PICTURES OF HOLLIS WOODS

Twelve-year-old Hollis Woods, abandoned as a one-hour-old baby, was named after the part of Queens where she was found with a note pinned on her blanket: “Call her Hollis Woods.” She has lived with a progression of foster families since then, running away whenever she feels the urge. Now she has landed at the home of Josie Cahill, a retired art teacher who reaches Hollis in new ways: by helping her develop her artistic talent. In addition, for the first time a foster parent needs Hollis more than Hollis needs her; Josie is starting to forget things, and Hollis vows to make sure that no one will take her away and put Josie in a retirement home. From the beginning, it’s clear through Hollis’s recollections that something awful happened at her previous foster home, something for which she feels responsible. The Regans had a son Hollis’s age and were anxious to adopt her; while Hollis reciprocated their affection and has longed for a family her whole life, she fears she exacerbated existing family tensions and ran away. It’s a relief when what happened is finally revealed; the accident for which Hollis blames herself was unfortunate, but not fatal or unforgivable. Giff (All the Way Home, 2001, etc.) expertly portrays the intense, heartfelt emotions Hollis experiences and gives her talent and spunk; she is in no way pathetic, despite her perennial foster-childhood. The secondary characters are also completely drawn and are likable without being too good to be true. This touching story will leave readers pleasantly drained, satisfied with the happy ending, and eager for more about Hollis’s future. (Fiction. 9-14)

Pub Date: Sept. 10, 2002

ISBN: 0-385-32655-6

Page Count: 160

Publisher: Wendy Lamb/Random

Review Posted Online: May 20, 2010

Kirkus Reviews Issue: Aug. 1, 2002

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An extraordinary and timely piece of writing.

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HARBOR ME

Just before she begins seventh grade, Haley tells the story of the previous school year, when she and five other students from an experimental classroom were brought together.

Each has been bullied or teased about their difficulties in school, and several face real challenges at home. Haley is biracial and cared for by her white uncle due to the death of her African-American mother and her white father’s incarceration. Esteban, of Dominican heritage, is coping with his father’s detention by ICE and the possible fracturing of his family. It is also a time when Amari learns from his dad that he can no longer play with toy guns because he is a boy of color. This reveals the divide between them and their white classmate, Ashton. “It’s not fair that you’re a boy and Ashton’s a boy and he can do something you can’t do anymore. That’s not freedom,” Haley says. They support one another, something Haley needs as she prepares for her father’s return from prison and her uncle’s decision to move away. Woodson delivers a powerful tale of community and mutual growth. The bond they develop is palpable. Haley’s recorder is both an important plot element and a metaphor for the power of voice and story. The characters ring true as they discuss issues both personal and global. This story, told with exquisite language and clarity of narrative, is both heartbreaking and hopeful.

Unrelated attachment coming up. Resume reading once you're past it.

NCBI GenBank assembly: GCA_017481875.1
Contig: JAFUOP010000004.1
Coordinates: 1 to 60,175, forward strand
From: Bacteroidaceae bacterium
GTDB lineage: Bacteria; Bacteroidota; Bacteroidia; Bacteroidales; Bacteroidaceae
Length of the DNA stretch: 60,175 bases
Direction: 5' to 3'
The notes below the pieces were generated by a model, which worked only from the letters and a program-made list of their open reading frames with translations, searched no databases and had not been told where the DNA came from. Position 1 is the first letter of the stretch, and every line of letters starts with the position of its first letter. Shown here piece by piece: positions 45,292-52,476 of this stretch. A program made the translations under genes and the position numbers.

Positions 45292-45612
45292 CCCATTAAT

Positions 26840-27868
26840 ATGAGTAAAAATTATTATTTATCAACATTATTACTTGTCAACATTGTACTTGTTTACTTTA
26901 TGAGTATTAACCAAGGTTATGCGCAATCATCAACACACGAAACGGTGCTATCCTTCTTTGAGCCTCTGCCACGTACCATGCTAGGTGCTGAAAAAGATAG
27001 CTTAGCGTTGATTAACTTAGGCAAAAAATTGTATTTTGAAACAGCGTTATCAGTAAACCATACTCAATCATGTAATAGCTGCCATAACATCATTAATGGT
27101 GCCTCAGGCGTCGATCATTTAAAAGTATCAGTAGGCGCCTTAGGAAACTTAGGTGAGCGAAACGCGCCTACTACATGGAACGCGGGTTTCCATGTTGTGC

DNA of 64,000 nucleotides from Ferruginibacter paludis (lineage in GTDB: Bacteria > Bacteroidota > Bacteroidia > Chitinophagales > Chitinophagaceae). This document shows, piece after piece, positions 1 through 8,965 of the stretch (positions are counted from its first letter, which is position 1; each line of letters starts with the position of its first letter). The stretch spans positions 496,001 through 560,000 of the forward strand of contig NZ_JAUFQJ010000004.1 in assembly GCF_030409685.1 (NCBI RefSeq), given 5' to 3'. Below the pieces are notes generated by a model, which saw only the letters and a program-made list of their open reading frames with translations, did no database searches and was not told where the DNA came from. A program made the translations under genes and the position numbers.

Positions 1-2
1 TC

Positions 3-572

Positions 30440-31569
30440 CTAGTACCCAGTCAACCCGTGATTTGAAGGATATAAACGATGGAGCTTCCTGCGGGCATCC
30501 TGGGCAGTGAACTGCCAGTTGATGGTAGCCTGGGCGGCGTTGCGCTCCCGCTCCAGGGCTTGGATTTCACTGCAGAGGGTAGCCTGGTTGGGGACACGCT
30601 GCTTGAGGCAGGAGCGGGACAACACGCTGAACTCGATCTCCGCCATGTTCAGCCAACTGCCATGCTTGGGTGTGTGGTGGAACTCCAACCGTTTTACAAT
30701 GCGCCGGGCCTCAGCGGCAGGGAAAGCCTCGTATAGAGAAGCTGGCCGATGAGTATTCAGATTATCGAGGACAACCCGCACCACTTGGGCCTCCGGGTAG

An extraordinary and timely piece of writing. (Fiction. 10-14)

Pub Date: Aug. 28, 2018

ISBN: 978-0-399-25252-5

Page Count: 192

Publisher: Nancy Paulsen Books

Review Posted Online: June 11, 2018

Kirkus Reviews Issue: July 1, 2018

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Some readers may feel that the resolution comes a mite too easily, but most will enjoy the journey and be pleased when...

ASHES TO ASHEVILLE

Two sisters make an unauthorized expedition to their former hometown and in the process bring together the two parts of their divided family.

Dooley packs plenty of emotion into this eventful road trip, which takes place over the course of less than 24 hours. Twelve-year-old Ophelia, nicknamed Fella, and her 16-year-old sister, Zoey Grace, aka Zany, are the daughters of a lesbian couple, Shannon and Lacy, who could not legally marry. The two white girls squabble and share memories as they travel from West Virginia to Asheville, North Carolina, where Zany is determined to scatter Mama Lacy’s ashes in accordance with her wishes. The year is 2004, before the Supreme Court decision on gay marriage, and the girls have been separated by hostile, antediluvian custodial laws. Fella’s present-tense narration paints pictures not just of the difficulties they face on the trip (a snowstorm, car trouble, and an unlikely thief among them), but also of their lives before Mama Lacy’s illness and of the ways that things have changed since then. Breathless and engaging, Fella’s distinctive voice is convincingly childlike. The conversations she has with her sister, as well as her insights about their relationship, likewise ring true. While the girls face serious issues, amusing details and the caring adults in their lives keep the tone relatively light.

Some readers may feel that the resolution comes a mite too easily, but most will enjoy the journey and be pleased when Fella’s family figures out how to come together in a new way . (Historical fiction. 10-14)

Pub Date: April 4, 2017

ISBN: 978-0-399-16504-7

Page Count: 256

Publisher: Putnam

Review Posted Online: Feb. 1, 2017

Kirkus Reviews Issue: Feb. 15, 2017

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